There is a growing debate over the need for tighter Regulation on Over the Counter CFDs, as a protection measure for both buyers and sellers. Recent high profile legal precedents have sparked a wave of interest in the sector both from investors and the government authorities. The term CFD is a short name that represents Contract for the difference, which is a contract between two parties. Investors and traders are able to use Contracts for Difference to both speculate and to hedge risk on current holdings. Speculation on price action and volatility has become a popular trading method, with traders focusing on short term trade scenarios or models.
The price action on the financial market is calculated and determined by the use of trading platform provided to investors by their brokers. The trading platform used in trading the market differs from one broker to the other. Some of the commonly used platforms include Metatrader, IG Markets (Pure Trade) and CMC Markets. The CFD directive is now available in many developed countries including the United Kingdom, Australia and much of Asia. Many Asian nations including Hong Kong have taken the step recently of amending regulatory procedures and financial regulation to accommodate the growth in the industry. The regulatory bodies are focused on ensuring that each broker abides by the law, through the disclosure of risks associated and the adequate handling of complaints. Management of client expectations and assessment of risk is also a key aspect of the regulatory landscape..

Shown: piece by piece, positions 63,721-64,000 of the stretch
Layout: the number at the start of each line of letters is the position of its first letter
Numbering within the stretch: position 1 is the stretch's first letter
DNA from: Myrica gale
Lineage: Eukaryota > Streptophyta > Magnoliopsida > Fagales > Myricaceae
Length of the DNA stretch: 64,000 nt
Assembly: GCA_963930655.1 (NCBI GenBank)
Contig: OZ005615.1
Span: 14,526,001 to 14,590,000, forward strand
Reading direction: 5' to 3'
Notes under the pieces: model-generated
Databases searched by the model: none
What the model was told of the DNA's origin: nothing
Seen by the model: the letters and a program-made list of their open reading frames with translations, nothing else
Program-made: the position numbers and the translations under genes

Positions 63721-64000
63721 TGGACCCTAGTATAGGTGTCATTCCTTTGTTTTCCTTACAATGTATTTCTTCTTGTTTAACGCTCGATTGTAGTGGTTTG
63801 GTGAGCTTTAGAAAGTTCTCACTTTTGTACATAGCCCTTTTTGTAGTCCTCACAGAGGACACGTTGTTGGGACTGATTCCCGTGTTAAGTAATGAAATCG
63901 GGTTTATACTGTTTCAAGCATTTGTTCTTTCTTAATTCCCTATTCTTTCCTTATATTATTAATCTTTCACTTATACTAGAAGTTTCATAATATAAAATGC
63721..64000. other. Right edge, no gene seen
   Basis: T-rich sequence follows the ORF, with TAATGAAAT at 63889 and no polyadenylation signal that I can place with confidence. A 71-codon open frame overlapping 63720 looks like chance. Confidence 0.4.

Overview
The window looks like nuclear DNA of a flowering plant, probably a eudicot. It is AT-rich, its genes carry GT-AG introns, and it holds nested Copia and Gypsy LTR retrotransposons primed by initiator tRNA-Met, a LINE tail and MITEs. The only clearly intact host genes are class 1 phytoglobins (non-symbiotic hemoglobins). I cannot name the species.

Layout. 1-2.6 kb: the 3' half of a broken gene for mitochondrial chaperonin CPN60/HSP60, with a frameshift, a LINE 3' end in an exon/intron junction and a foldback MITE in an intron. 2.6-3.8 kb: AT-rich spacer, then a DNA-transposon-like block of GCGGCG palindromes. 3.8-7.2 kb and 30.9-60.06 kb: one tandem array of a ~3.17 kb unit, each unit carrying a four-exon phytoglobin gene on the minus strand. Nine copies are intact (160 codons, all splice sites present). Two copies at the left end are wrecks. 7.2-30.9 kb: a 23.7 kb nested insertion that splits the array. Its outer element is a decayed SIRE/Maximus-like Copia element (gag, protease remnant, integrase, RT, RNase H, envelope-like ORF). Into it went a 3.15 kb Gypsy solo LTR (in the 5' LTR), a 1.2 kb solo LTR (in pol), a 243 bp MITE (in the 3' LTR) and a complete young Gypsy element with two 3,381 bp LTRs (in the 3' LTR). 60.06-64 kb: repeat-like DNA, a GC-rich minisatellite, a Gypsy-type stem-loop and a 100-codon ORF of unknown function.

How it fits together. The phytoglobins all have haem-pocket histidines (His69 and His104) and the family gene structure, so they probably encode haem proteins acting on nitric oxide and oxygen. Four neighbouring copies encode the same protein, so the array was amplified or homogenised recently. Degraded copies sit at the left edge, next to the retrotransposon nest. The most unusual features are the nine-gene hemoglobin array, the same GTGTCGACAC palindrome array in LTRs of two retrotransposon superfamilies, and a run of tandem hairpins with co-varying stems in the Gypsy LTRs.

The need for regulation of contract for difference is essential since the business is attracting a large investor base on a daily basis. In effect the regulation will provide new investors with the guarantee that they are trading in a secure and regulated environment. In the past counter party risk has weighed on traders’ minds. This however does not deter some brokers, who act outside the boundaries of the regulatory framework. At all times, a licensed broker should be used when trading the markets.
The CFD regulatory environment in the United States is completely different from the rest of the world, with the SEC banning the product. Many trading providers and brokerage houses have questioned the SEC’s judgement on the product, with a fierce debate over the freedom of financial choice. Some believe the law has deprived interested parties in trading a regulated and efficient financial product. Under US law, Contracts for Difference are banned and as such, any individual who resides in the US is not allowed to trade the product. Providers who take on US clients are breaking the local law and could be subject to harsh penalties or fines.